Just How Resilient Are You?

Here are some questions to ponder about resilience.

In the first instance, try to answer with the first thing that pops into your head without editing or imposing how you think you ought to answer.

  1. What are your immediate physical, emotional and intellectual reactions when something goes wrong?
  1. What are your second reactions?
  1. When you bounce back easily from difficulties, what do you tell yourself?
  1. When you don’t bounce back easily from difficulties, what do you tell yourself?
  1. Which inner voice is loudest?

Those questions form the backbone of understanding your ‘default’ pattern when it comes to resilience.  Pretty much all of our behaviour follows patterns and it makes sense that how we react to adversity, set-backs, hurts, disappointments, etc. will follow a pattern as well.

So here are a few more questions that you may need to think about a bit deeper than simply having an immediate response.

  1. How far back can you go in terms of remembering how you dealt with difficulties when you were young? I have a very clear memory of when I was three being really upset about something inside and making a conscious decision about how I was going to outwardly react to it which was not to let anyone see how upset I was.
  1. Is there a thread you can follow that, looking back, set the tone of how you now react to difficulties?
  1. Has it changed at all?  I know that one thread in my early years was that I would be inwardly distressed and often outwardly ‘OK’. This proved a liability because it led to depression.  It was only as I got older (and wiser??) that with greater understanding I sort of reversed things. Now, I do react outwardly, often immediately, but inside I’m actually really OK with most things that happen. I trust my coping abilities.  Do you trust yours?
  1. If how you behave has changed as you’ve got older, how much was conscious choice? 

To me, this question is the crux of how we can become more resilient. Let’s face it, when we’re younger we’re more often than not buffeted by events and don’t feel we have much choice in the outcome. If you’ve ever had a child (or witnessed a child) erupt in a lavish temper tantrum, it’s usually because they cannot control events and aren’t getting what they want. Without resilience, we, as adults, can have the ‘grownup’ version of a lavish tantrum when we believe we have no choice and events are conspiring against us.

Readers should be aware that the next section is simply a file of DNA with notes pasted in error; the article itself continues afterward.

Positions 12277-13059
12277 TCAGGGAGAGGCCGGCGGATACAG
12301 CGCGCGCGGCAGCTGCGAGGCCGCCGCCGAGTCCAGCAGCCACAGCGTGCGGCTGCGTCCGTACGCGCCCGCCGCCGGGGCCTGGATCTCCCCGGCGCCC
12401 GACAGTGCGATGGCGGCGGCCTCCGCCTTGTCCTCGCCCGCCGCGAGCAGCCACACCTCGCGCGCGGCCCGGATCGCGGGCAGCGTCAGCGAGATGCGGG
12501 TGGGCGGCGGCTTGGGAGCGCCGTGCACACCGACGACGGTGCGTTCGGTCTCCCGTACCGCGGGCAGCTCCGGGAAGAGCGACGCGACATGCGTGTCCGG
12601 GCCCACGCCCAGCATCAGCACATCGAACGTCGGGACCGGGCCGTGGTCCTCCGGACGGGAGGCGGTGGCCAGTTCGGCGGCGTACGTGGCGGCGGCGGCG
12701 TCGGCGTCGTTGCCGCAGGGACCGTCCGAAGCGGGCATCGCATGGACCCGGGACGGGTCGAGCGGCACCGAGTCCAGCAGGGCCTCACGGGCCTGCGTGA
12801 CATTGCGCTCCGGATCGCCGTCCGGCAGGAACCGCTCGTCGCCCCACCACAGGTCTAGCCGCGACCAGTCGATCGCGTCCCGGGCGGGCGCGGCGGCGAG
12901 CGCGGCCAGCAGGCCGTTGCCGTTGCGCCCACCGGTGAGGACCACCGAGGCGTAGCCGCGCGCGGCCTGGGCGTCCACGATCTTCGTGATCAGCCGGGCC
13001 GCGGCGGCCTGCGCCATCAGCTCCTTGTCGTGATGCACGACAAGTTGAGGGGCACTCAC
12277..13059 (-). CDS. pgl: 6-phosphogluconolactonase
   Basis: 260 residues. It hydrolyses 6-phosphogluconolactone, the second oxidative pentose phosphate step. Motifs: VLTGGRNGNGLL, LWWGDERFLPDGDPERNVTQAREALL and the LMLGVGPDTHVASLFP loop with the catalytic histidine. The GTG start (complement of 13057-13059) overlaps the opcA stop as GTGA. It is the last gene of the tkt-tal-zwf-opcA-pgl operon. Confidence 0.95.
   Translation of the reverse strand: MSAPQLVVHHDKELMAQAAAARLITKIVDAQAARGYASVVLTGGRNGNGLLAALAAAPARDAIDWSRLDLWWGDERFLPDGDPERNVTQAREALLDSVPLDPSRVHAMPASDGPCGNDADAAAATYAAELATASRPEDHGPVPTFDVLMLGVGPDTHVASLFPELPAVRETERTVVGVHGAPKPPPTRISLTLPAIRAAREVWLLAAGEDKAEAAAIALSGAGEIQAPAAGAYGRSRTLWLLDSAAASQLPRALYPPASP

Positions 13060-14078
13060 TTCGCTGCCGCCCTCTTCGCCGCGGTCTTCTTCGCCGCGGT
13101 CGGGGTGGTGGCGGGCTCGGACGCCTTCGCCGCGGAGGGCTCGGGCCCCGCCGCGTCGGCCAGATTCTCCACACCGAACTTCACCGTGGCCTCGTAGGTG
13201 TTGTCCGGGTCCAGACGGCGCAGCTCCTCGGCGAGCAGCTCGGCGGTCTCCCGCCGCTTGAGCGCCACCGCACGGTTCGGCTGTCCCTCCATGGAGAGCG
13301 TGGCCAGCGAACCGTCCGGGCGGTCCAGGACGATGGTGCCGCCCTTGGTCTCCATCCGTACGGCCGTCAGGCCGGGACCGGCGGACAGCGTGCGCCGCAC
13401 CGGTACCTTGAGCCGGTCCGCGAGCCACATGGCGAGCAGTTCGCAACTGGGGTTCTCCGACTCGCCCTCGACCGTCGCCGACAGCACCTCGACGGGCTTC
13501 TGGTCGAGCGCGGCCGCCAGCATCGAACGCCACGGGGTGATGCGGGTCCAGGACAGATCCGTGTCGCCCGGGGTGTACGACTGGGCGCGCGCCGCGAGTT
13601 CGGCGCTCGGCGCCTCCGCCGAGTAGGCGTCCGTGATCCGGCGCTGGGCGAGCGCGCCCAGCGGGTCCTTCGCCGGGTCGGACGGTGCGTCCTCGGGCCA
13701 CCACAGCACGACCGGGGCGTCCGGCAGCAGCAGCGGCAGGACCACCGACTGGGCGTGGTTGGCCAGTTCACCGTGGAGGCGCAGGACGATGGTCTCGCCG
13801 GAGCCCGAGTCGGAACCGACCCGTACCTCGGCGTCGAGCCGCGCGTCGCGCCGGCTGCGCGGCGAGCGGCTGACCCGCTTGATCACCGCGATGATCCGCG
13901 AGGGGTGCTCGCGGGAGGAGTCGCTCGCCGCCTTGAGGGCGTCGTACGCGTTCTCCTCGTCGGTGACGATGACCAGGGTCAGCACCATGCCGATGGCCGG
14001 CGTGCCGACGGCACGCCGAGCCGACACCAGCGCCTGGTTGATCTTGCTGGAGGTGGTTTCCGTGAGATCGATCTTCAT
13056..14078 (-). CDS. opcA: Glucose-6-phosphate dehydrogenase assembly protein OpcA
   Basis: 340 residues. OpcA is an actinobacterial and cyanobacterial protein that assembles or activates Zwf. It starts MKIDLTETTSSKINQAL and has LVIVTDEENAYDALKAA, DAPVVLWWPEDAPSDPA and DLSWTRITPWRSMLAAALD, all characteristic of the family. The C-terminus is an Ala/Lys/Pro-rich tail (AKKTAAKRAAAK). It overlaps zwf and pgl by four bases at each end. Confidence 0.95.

When we consciously choose our behaviour we are definitely more in charge, and the more we feel in charge, the greater our resilience is.

  1. Now let’s get specific. Can you think of a time recently, where you consciously chose behaviour that demonstrated greater resilience? It doesn’t have to be anything major; the key is that the behaviour choice was conscious. 

Here’s an example.  Recently, and for some unknown reason, I no longer could get access to my personal email account. I tried ringing the company but that was as successful as climbing Mt Everest without a Sherpa or warm clothes. I was able to have an on-line ‘chat’ with someone in a far off place who didn’t have a clue and no matter how many times I tried to explain the problem she kept telling me to do the same thing.  In other words, I got absolutely no where.

I was sick to my stomach when I realised that not only did I no longer have access to all my emails but that I would have to set up a new email account and contact as many people and organisations as I could remember. The task really felt like I was facing my own personal admin Mt Everest. I wanted to climb into the computer and rip at the throat of the far off person and I also wanted to cry.

I did none of those. I didn’t rant at anyone; I didn’t snarl via the on-line chat with the woman who didn’t have a clue. I chose not to get upset, and I chose to simply get on with it. It’s been a lot of work and still unfinished, but I didn’t feel undermined, singled out, poor me. I didn’t have a tantrum, accuse anyone. I drew from my pool of resilience and it has made the task so much easier because I’m not carrying around frustration and angst.

My final question for this piece is:  if you could change one thing to become more resilient, what would it be?                                                                        

Jo Ellen Grzyb, Director and Founding Partner of Impact Factory

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